- Existing customers – According to Salesforce, 52% of customers always expect personalized customer service. Customers who do not receive personalized service feel misunderstood and will switch to a competitor that can meet their expectations.
How to include more personalization in your marketing strategy:
- Explore personalization opportunities, such as cart abandonment emails, exclusive offers, personalized product recommendations, etc.
- Ensure all channels use the collected user data to create personalized offers.
In the past, brands measured their success by looking at the number of sales, profits, and turnover. Today, marketing and sales analytics are far more complex – they go beyond crude numbers and investigate the deeper reasons behind conversion.
Customers look for value in brands. In omnichannel, that value is provided long before a sale occurs. Value takes the form of:
- Relevant and engaging content (e.g., 10 gift ideas for your significant other)
- Personalized experiences (e.g., makeup recommendations based on a person’s skin tone and hair color
- Social proof (e.g., reposts of user-generated content)
How to approach omnichannel marketing analytics:
- Focus on providing long-term value instead of gaining short-term profit.
- Combine marketing, sales, and internet marketing KPIs (conversion rates, customer retention, customer lifetime value, bounce rates, session length) to learn more about the value your customers get from your brand.
- Collect, analyze, and react to customer feedback.
Change is inevitable, be it in customers’ needs or the marketing technologies at your disposal
The success of an omnichannel marketing strategy relies heavily on KPI tracking, analysis, and optimization to adapt to these frequent changes. These methods help locate issues in the current strategy and spotlight opportunities for improvement in future marketing efforts.
How to optimize your omnichannel marketing strategy:
- Employ analysts with experience in omnichannel marketing.
- Invest in analytics software.
- Escalate any issues that arise to the right department.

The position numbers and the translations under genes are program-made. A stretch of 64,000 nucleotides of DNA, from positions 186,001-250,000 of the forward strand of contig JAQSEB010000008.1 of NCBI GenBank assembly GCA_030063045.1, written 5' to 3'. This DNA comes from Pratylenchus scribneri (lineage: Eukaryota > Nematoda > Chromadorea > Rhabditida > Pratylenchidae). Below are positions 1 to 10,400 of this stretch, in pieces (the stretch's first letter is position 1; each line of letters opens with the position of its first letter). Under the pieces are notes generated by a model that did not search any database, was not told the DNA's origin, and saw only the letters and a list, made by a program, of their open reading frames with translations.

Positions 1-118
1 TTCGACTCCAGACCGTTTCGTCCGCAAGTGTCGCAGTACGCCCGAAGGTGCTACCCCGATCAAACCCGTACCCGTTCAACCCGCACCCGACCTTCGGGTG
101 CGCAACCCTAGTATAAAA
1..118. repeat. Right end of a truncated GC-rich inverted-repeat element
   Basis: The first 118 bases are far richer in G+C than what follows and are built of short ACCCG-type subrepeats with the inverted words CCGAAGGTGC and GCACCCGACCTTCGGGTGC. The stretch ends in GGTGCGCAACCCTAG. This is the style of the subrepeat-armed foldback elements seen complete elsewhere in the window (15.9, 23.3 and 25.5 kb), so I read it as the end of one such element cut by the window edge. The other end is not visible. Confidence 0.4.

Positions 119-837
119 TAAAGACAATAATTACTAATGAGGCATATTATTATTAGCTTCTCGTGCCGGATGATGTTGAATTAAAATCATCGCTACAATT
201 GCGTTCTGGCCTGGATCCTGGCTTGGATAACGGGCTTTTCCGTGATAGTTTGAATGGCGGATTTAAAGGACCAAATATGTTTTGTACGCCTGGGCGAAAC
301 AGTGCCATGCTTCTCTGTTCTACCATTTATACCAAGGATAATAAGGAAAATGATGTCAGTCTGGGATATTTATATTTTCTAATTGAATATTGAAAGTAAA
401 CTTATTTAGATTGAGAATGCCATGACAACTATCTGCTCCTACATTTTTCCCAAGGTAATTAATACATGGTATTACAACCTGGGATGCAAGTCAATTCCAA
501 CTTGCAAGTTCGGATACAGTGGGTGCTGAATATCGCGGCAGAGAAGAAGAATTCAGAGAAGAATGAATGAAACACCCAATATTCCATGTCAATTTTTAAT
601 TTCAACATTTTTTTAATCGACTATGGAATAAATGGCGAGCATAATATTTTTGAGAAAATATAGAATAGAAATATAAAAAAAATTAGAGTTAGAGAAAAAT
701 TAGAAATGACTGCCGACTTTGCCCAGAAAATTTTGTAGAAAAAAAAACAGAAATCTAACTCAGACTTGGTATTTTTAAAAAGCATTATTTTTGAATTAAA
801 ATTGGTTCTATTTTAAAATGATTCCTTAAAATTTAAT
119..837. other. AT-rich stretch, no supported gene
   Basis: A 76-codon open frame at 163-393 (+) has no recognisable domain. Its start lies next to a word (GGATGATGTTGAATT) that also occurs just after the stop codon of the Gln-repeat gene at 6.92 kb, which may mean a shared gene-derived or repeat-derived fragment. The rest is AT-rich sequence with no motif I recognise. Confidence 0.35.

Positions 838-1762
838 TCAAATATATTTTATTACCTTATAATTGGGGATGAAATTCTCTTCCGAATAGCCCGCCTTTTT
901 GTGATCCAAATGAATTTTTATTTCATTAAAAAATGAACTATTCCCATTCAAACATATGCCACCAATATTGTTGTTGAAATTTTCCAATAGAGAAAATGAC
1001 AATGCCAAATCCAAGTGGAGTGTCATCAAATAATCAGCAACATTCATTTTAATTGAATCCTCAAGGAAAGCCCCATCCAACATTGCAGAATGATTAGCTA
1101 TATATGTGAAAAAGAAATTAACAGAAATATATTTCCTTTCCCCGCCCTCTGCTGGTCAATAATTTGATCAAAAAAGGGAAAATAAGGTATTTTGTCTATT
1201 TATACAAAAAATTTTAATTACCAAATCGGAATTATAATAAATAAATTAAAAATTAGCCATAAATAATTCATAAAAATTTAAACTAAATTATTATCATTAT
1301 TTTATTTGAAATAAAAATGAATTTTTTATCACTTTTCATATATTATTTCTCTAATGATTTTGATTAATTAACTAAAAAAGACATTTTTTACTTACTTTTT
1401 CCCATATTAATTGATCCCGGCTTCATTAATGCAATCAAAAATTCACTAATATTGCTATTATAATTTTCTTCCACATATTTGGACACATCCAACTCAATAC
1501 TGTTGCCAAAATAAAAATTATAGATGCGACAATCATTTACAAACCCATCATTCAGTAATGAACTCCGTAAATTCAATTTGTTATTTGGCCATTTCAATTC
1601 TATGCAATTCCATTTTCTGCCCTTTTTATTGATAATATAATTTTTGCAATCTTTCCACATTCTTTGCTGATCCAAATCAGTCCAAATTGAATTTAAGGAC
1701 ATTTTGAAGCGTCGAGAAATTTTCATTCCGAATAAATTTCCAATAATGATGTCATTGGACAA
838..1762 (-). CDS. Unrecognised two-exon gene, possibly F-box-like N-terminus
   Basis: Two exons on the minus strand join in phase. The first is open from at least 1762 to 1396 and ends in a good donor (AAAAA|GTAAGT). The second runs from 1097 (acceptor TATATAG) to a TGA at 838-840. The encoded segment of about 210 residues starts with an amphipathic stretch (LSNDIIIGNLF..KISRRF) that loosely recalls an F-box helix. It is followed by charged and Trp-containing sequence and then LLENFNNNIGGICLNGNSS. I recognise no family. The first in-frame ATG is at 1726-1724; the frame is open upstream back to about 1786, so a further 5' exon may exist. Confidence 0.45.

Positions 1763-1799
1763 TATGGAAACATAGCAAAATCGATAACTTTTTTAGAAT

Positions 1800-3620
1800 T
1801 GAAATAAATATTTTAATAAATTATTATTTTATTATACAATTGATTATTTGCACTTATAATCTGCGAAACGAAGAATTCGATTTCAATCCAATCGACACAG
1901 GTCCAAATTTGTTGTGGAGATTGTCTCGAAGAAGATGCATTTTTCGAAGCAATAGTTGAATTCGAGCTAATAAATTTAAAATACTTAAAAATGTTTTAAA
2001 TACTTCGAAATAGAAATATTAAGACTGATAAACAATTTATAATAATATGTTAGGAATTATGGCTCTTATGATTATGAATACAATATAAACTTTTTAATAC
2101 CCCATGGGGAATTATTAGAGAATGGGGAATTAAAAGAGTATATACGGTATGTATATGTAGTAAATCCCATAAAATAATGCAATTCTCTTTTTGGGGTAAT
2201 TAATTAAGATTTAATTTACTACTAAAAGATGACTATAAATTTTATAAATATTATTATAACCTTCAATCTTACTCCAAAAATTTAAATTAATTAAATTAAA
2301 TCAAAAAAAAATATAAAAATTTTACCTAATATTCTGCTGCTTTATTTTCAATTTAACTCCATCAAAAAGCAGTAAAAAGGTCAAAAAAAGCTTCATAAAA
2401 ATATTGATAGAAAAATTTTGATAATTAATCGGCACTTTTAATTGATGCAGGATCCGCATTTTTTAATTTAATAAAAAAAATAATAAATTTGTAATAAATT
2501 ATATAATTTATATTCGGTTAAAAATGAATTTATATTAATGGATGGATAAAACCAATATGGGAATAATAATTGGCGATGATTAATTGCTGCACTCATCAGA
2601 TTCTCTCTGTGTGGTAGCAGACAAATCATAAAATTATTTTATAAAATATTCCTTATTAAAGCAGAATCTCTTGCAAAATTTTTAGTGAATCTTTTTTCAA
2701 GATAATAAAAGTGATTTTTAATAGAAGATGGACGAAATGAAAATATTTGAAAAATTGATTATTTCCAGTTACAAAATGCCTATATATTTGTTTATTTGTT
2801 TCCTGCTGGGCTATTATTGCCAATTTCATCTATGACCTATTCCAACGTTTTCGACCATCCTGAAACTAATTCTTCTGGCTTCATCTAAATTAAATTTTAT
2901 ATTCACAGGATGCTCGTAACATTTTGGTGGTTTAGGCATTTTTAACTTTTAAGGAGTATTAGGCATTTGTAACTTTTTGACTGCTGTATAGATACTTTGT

Omnichannel Marketing Examples
Explore these successful omnichannel examples and see which aspects of these strategies could work for your brand.
McDonald’s implements both traditional and digital means in their omnichannel marketing campaigns, but one of them that truly shines is the McDonald’s mobile app, which provides:
- Nutritional information about available food and drinks
- Additional coupons
- Limited-time exclusive deals
- A map with restaurant locations
- Fun facts about the restaurants in your state
The omnichannel aspect of these marketing efforts is the fact that customers use physical or digital coupons to order in-person, via the website, or through the mobile app. Post-purchase engagement is achieved through special survey access codes on the bill, which customers can use to answer questions and get a reward.
Home Depot designed a mobile app that serves a customer regardless of their location. In-store, the app serves as a product locator, telling the customer in which aisle and shelf the desired product is located.
If not in-store, customers can use the app to:
- Check product availability
- Make an order
- Check the status of their order
- Contact customer support
- Take photos of household items to see whether Home Depot offers similar products
What makes this approach from Home Depot omnichannel is the seamless integration of digital and physical.
Sephora’s main selling point are in-store beauty advisors who provide skincare and makeup tips and offer full makeovers. Translating the experience to the digital realm is difficult, but Sephora achieves this via the Sephora Visual Artist. This handy feature allows customers to upload a photo and virtually try on a product.
The advice customers get is the kind of experience and added value omnichannel marketing aims to provide.
The Sephora Visual Artist is available on the Sephora app, which also offers:
- App-only deals
- Loyalty rewards
- Free birthday gifts
Customers also use the app to order Sephora products for delivery or pick-up.
Omnichannel marketing puts the customer experience in the spotlight. This has caused customers to subconsciously expect omnichannel shopping experiences
Ecommerce and retail are highly competitive industries, but a creative omnichannel marketing strategy draws attention to a brand and makes it stand out among the competition.
Use this guide to determine whether you are ready to adopt an omnichannel approach to marketing and develop the best strategy for your brand. Also, feel free to check out our Omnichannel trends article, to learn about the the trends to watch out for.